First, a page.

Published: January 13, 2009
A sticking point in its math curriculum could soon be solved by a new effort at Thomas Nelson Community College.
The Virginia Community College System awarded a $65,000 grant for TNCC faculty to create a new way of teaching developmental math. A study showed that approximately 2,000 students were enrolled in those classes in the fall of 2006. However, about 50 percent dropped out before finishing.
The entry-level classes, which are non-credit, must be passed before students can advance to take for-credit math classes.
Developmental classes are for those whose placement test lands them in either Algebra I or Algebra II.
“We’re looking at students who are getting frustrated and never really completing the course like they should and moving to the program courses,” said Patricia Taylor, TNCC’s dean of mathematics, engineering and technologies. “It’s a barrier. A frustrated student may decide not to continue their education.”
The new program’s aim is to help students only take the sections of the class they need, and to advance through the curriculum more quickly before becoming either frustrated by falling behind or bored, Taylor said.
“It’s mastery-based, so a student will repeat a unit until they get it, before moving on to the next unit,” Taylor said. “It will improve their success by allowing them to take the modules that they need, skip the ones they don’t and move through the course as quickly as possible.”
The program breaks up the 16-week course into four parts. A diagnostic test the first day determines which modules a student will need to study.
Students will be divided up by the modules they are studying each of four weeks, and will change instructors accordingly.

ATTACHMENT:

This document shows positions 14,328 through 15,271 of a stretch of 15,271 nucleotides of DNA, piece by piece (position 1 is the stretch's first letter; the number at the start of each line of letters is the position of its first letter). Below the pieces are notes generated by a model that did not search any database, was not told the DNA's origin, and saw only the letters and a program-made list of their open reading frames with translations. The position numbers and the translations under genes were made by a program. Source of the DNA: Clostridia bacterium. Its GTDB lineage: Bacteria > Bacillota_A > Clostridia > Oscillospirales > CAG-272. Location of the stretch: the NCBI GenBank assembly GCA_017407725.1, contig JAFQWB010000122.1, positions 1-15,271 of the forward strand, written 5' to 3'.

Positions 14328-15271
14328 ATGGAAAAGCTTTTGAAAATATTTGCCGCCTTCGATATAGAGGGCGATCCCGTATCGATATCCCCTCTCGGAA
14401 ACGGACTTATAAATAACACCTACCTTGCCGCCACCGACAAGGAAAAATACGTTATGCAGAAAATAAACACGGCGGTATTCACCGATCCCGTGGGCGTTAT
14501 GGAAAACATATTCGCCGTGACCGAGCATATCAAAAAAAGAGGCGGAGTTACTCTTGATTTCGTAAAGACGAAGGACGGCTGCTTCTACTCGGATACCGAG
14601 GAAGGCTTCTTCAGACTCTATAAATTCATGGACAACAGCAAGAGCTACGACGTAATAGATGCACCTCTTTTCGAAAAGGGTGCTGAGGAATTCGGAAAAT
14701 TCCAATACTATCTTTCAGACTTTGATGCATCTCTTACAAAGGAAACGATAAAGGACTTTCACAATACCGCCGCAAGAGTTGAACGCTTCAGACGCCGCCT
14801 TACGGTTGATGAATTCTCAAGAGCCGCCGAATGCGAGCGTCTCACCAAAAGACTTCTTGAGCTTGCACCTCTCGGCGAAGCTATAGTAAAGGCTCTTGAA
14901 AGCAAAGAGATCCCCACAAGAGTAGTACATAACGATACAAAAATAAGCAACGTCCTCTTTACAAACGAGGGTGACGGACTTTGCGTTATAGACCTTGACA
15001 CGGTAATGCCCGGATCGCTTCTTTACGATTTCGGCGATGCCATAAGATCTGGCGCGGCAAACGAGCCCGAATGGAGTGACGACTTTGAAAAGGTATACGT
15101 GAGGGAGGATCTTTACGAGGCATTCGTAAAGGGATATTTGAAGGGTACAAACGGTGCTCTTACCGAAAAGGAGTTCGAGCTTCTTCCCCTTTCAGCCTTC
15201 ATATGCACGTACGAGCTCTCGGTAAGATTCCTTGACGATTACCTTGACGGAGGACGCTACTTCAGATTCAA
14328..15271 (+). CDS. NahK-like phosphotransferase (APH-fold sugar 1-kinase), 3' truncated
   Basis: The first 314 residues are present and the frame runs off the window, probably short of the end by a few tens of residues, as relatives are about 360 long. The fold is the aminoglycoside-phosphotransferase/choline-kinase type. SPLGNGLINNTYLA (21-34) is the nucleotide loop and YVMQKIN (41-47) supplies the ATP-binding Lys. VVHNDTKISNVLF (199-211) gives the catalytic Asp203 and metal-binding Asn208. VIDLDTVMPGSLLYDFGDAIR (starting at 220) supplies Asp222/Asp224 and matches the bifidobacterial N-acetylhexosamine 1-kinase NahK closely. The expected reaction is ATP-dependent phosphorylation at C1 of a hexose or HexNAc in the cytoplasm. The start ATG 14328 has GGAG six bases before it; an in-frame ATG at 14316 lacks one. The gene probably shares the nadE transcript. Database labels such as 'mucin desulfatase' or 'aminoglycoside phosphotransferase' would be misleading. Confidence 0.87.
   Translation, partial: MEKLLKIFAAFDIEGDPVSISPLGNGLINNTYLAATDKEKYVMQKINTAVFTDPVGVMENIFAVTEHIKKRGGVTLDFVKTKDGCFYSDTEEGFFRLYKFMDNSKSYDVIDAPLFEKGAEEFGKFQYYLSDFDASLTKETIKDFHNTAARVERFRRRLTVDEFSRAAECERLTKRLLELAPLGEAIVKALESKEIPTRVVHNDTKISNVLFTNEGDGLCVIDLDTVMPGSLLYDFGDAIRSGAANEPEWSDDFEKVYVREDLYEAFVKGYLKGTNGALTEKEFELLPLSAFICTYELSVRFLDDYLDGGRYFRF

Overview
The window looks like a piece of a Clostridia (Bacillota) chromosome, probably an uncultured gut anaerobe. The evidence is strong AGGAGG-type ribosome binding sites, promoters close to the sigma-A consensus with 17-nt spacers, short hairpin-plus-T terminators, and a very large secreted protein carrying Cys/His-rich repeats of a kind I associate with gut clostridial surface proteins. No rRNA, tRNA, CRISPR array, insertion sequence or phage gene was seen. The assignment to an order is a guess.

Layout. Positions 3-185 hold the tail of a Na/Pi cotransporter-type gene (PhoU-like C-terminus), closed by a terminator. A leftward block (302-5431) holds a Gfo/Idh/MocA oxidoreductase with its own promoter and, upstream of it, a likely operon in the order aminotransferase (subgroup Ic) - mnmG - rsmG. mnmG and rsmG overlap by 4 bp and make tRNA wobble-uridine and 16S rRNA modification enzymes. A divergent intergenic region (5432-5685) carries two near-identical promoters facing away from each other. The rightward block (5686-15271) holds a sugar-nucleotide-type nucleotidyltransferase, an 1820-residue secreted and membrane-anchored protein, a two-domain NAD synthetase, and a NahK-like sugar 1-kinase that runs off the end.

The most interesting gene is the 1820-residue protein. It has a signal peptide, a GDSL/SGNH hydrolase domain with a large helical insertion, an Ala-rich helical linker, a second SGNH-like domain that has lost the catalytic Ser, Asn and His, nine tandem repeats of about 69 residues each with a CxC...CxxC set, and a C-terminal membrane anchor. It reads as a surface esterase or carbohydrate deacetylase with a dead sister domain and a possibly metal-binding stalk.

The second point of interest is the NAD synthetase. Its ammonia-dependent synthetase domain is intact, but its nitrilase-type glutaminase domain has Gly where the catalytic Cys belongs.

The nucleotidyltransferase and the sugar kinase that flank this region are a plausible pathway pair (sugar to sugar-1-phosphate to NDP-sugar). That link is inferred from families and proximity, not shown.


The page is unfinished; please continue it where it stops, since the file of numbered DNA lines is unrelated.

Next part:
A test at the end of each module will determine whether a student moves on or repeats that module until they pass.
The approach has been tried elsewhere, and will now be examined for adaptation to work at TNCC, Taylor said. It will be called Student Success Using Math Modules.
“The faculty are going to have to develop the testing system, select the software package, which I believe they’ve done already,” Taylor said. “They’re going to have to structure the entire project for the two courses.”
A team is working on this, with plans to start the Math 03 (Algebra I) modular class in the fall semester and the Math 04 (Algebra II) the following spring.
A hundred students will participate in each pilot program.
After gathering data and feedback on that initial class, faculty will make changes and recommendations as needed, Taylor said.
Math department chairperson Catherine Hoffmaster led the way on the grant application and is heading up the project.
“We’re really excited about it,” Hoffmaster said. “We think it’s going to be great for our students and hopefully eventually it will be adopted by the VCCS.”
The planning process began, and the book and computer software that will be used were chosen before holiday break, she said.
“Math is typically one of the downfalls of many students,” Hoffmaster said. “All of us who teach it love it and are excited. But sometimes students can get to a point and they can get snowballed.
“This, I think, will be encouraging because each success they have will help them do better.”
|Category: General News||Tags: daily press, grant, mathematics, VCCS|